Yes, this was a joke. A joke at the expense of some people that take themselves far too seriously. A joke poking at the idea (that it is now really obvious that some people have) that what we as editors do all day is super easy and fun-fun good times, that our entire life's purpose is to spend hours researching and writing about issues like rape in the Congo or the wage gap or politics or the feminist movement for the sole purpose of allowing commenters to talk amongst themselves, and not because we think those issues are important and want people to (gasp!) read about them. At the people who get really up in arms about their inability to express their opinions for a couple of hours, but think that us editors should shut the hell up about ours already. Some jokes aren't meant to make you laugh out loud, they're meant to make you challenge your assumptions about certain things (which is why I like some of the most uncomfortable bits of Sarah Silverman's or Lisa Lampanelli's comedy acts, by the way). But, more pointedly, the point of an April Fool's joke is that you get to laugh at the person you're pranking and, if they are slightly self-aware, they get to laugh at their own gullibility or overreaction. Plenty of people in comment threads and on e-mail and IM did exactly that. Some didn't.
I was a commenter on this site for many months before I was asked to guest edit in October 2007; I then half-wrote Crappy Hour for more than a year with Moe (and Spencer, Jason, Ana Marie, Latoya, Jill, Rebecca, Steve, David, Asma and Kay) and wrote sporadically (post-Wonkette-firing) from January until getting bumped to a regular contributor last summer. Between January and the summer, I played a lot in the comment threads with the other commenters because, being only partially-employed, I had the time to do so. That I don't anymore is far and away a function of the fact that I must sing for my damn supper and thus simply don't have time.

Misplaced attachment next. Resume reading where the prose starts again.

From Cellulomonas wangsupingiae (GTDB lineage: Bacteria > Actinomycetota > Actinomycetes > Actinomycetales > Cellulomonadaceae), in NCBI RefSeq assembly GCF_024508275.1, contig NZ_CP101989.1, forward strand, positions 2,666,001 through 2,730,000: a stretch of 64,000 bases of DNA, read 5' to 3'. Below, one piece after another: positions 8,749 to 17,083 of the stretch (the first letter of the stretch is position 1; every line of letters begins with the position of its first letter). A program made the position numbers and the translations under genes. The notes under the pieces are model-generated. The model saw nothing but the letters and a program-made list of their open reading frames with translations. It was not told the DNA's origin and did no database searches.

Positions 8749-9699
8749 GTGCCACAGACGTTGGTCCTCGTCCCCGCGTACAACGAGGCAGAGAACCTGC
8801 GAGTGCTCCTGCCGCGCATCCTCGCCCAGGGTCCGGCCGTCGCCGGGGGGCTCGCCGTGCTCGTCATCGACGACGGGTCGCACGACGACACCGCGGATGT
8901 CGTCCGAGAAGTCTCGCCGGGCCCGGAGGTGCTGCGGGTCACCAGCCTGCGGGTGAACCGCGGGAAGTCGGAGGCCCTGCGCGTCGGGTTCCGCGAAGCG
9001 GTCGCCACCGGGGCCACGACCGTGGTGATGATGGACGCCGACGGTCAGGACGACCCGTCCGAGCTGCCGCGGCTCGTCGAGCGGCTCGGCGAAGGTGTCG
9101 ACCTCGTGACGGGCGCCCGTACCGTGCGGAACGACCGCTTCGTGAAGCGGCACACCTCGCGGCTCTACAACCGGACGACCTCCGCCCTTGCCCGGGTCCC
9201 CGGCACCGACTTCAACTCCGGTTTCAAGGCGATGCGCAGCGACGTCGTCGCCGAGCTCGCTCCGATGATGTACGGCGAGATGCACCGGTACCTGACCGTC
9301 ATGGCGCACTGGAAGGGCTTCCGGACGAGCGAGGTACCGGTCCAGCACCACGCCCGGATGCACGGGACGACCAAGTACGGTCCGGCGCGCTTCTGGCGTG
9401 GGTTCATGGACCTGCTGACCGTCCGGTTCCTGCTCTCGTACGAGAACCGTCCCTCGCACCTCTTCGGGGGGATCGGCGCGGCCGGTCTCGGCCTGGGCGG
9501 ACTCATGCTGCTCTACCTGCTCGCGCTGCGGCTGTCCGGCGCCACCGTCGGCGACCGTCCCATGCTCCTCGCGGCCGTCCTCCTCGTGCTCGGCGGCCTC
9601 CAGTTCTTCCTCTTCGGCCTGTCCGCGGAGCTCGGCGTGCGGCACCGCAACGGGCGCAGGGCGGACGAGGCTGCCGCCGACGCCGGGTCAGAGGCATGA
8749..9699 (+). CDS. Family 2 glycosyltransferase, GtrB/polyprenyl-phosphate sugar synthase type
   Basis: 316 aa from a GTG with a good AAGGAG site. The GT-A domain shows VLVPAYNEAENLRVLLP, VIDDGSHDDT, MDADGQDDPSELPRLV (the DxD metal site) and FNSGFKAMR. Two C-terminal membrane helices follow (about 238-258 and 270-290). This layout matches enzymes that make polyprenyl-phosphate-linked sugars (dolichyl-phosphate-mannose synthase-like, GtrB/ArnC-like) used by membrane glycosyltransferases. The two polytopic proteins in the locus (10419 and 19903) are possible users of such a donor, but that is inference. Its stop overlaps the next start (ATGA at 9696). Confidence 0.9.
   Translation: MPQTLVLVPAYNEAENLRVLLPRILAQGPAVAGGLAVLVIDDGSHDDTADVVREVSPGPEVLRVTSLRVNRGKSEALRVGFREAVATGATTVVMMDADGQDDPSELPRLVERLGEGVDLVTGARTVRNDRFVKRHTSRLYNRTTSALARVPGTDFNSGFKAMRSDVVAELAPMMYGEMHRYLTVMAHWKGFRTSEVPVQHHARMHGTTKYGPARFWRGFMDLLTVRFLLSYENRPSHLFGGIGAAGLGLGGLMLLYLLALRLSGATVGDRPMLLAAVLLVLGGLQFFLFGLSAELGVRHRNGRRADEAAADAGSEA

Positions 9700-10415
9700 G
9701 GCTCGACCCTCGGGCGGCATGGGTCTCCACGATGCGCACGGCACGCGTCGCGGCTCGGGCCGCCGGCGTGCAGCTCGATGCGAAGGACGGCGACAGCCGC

The way some of those people have turned against the editors since the days I first started commenting and feel it's their right to get people fired or make nasty personal comments about them has been disheartening. Today was a case in point. Some of the comments I saw on my Facebook news feed today were incredibly disappointing -- especially coming from people who had friended me. Like Dodai, between that and the emails and the final Tuesday comment thread, the level of "The editors are all shitty writers and nobody reads them anyway" that abounded among a certain class of commenter struck me as incredibly nasty and not particularly related to the issue of comments being (obviously) temporarily gone.
Anyway, so, I screencapped some of what I saw today. Some people were reasonable (Newt, like normal, was reasonable even in the midst of his grumpiness) but others were... not. But this was what I saw much of the day.
For the record, to correct the mistaken assumption a lot of people continue to make, no one at Gawker Media gets paid by page views any more (not that we did exclusively, regardless -- that was our bonus system to make up for low salaries). Even if Gawker Media did still pay its full-time writers by page views, some of us no longer write for them full time and thus do not -- except we can get canned if we're not bringing in any.
Anyway, I'm about to go delete some "friends" on Facebook.